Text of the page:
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- One of France's noblest black grape varieties, Syrah is known for its intense and distinctive perfume reminiscent of briar fruit, tar, spice and black pepper and its firm structure. One of few black grape varietals frequently vinified on its own, the best examples of Syrah come from the Northern Rhône, particularly Hermitage, but also Côte-Rôtie, Cornas, Crozes-Hermitage and St-Joseph. These wines are very astringent in their youth, though some Crozes-Hermitage and St-Joseph can be enjoyed young, relatively speaking. Given the requisite patience, though, these wines can reveal amazing complexity and secondary fruit characteristics like plum and blackcurrant as well as subtle hints of smoke and flowers. In the Southern Rhône, Syrah is used to add structure and complexity to wines dominated by Grenache and complemented by Mourvèdre, like the more immediately drinkable Côte du Rhônes, as well as the long-lived wines of Châteauneuf-du-Pape. In recent years, plantings of Syrah have spread throughout the Languedoc-Roussillon where it is produced on its own or blended with other varietals. Outside of France, the most important Syrah growing country is easily Australia, where it is called Shiraz. Quality levels here depend greatly on yields and geography, and the wines range from bold, fruity and easy-drinking to intense and ageable, like the famed Penfolds Grange. Often bottled on its own, in Australia Syrah is also can be blended with Grenache and Mourvèdre, as in the Southern Rhône, and is increasingly combined with Cabernet Sauvignon. Syrah has also been steadily increasing in popularity in California, thanks to a group of advocates called the Rhône Rangers. Its most successful iterations come from the Central and Sonoma Coasts, where winemakers are pushing boundaries and creating some incredible wines. In recent years Syrah has also found a number of proponents in Washington State, which is definitely a region to watch for this variety.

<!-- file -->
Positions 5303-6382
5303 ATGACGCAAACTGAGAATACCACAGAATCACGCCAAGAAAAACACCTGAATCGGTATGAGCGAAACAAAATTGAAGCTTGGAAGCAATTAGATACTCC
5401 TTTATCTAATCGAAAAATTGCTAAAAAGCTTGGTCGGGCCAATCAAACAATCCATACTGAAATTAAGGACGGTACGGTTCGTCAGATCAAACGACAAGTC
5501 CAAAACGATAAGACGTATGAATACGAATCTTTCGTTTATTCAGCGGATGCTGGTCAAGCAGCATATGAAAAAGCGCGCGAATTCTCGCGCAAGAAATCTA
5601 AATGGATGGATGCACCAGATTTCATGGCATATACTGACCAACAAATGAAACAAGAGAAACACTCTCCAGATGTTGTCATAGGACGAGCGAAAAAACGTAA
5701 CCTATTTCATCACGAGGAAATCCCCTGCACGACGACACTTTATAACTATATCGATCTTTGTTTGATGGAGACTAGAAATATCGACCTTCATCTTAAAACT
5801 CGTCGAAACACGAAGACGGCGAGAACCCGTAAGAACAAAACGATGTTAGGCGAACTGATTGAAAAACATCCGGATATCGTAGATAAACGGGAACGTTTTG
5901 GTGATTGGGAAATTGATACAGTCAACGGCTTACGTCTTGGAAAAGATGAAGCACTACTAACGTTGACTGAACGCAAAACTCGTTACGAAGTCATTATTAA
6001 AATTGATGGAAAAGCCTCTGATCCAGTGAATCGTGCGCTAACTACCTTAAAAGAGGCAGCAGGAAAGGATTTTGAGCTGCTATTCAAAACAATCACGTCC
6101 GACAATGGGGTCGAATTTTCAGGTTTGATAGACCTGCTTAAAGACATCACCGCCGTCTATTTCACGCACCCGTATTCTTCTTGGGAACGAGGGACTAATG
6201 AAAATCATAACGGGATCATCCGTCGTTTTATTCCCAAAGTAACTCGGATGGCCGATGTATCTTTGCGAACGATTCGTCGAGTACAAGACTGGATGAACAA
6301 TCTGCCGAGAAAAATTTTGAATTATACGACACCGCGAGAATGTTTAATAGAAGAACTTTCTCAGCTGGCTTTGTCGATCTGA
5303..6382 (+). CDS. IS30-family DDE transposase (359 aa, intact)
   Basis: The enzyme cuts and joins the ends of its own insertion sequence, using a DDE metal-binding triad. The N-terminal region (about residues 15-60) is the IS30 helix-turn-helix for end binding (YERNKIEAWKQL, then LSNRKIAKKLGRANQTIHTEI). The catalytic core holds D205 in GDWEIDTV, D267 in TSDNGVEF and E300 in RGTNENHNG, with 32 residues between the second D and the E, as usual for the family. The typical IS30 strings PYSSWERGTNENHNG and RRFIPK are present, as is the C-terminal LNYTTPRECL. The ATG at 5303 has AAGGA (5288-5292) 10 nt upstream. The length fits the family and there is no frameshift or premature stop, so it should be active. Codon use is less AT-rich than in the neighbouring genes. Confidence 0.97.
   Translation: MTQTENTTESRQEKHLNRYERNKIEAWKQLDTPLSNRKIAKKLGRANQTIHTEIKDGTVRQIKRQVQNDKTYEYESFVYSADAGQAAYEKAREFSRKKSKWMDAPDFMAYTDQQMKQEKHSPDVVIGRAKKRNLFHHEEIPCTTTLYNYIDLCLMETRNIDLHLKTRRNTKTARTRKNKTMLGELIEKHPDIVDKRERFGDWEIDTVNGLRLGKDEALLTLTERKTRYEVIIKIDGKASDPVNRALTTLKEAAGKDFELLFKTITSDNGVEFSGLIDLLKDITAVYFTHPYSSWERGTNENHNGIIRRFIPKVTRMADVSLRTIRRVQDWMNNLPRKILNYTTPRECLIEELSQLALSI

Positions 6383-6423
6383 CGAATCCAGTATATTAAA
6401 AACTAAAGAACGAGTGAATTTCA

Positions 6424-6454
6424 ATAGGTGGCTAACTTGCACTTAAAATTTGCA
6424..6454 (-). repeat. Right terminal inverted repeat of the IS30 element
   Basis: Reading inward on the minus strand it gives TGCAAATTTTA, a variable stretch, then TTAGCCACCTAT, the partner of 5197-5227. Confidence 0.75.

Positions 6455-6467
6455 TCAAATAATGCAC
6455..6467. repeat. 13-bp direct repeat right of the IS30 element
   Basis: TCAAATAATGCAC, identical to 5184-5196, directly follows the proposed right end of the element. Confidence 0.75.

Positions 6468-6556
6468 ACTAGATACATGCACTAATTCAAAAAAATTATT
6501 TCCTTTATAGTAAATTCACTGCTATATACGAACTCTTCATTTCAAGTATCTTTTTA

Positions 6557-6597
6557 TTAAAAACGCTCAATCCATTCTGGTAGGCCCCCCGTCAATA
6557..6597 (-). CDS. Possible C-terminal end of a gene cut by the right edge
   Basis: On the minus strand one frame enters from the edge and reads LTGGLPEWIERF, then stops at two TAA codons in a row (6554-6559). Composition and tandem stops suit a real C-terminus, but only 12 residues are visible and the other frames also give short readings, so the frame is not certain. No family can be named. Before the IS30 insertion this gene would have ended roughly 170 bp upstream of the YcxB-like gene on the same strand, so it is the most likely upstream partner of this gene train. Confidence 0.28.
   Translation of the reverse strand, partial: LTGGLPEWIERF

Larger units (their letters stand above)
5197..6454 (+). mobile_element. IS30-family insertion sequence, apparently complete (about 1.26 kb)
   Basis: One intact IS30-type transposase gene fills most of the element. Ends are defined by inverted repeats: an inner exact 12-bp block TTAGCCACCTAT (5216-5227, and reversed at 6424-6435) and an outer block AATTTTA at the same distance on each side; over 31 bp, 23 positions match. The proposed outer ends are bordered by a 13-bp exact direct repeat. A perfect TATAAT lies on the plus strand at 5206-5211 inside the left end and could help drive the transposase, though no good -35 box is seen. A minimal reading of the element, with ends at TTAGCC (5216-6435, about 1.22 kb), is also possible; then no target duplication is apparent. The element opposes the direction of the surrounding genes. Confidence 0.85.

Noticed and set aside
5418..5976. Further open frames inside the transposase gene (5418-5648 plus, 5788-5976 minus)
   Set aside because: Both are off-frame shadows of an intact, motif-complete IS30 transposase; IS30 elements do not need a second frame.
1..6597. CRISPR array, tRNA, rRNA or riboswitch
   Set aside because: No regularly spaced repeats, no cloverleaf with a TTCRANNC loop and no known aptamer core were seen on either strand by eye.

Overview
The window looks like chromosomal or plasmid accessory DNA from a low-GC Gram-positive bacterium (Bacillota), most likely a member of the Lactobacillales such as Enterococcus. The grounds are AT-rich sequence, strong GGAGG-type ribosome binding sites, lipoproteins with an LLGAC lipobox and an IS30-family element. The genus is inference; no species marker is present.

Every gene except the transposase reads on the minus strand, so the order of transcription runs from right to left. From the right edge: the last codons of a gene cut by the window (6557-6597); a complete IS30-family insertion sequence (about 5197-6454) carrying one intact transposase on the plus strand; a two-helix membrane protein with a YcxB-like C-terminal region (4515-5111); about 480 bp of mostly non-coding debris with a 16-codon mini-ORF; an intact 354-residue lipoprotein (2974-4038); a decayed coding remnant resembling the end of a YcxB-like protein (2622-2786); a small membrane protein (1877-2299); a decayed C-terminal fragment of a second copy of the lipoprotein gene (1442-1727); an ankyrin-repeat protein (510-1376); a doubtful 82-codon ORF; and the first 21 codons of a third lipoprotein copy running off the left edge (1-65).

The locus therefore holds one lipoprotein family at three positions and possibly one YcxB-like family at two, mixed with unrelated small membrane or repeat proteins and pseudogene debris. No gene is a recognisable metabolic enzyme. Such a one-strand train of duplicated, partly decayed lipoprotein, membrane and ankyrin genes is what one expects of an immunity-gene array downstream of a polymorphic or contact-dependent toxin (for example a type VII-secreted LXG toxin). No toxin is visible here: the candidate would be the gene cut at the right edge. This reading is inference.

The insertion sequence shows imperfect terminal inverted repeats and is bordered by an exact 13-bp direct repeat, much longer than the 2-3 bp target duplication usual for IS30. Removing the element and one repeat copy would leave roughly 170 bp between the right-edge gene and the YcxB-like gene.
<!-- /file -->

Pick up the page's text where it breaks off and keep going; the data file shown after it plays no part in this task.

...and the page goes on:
New Zealand

- New Zealand is an extremely diverse wine-growing nation. The long history of producing wine started in the 1830s with wineries such as Mission Estate (1850) and Te Mata Estate (1896) still producing wine today. The two islands hold a multitude of different growing climates ranging from warmer areas such as Hawke’s Bay to very cool regions such as Waitaki, and Awatere. Most regions are defined as Maritime with the exception being Central Otago that has a moderate Continental climate with the high elevation creating dramatic diurnal swings in temperature. The plethora of grapes grown in New Zealand reflects this diverse microclimate make up. Everything has a place here, Bordeaux varietals and Syrah in Hawke’s Bay, Chardonnay and Pinot in Nelson, Pinot Noir and Riesling in Central Otago , aromatic whites in Waipara and pretty much everything you can imagine in Marlborough. New Zealand is also one of the “greenest” wine producing nations on earth (94% of wine certified sustainable in 2013) with a strong focus on organic and Biodynamic farming.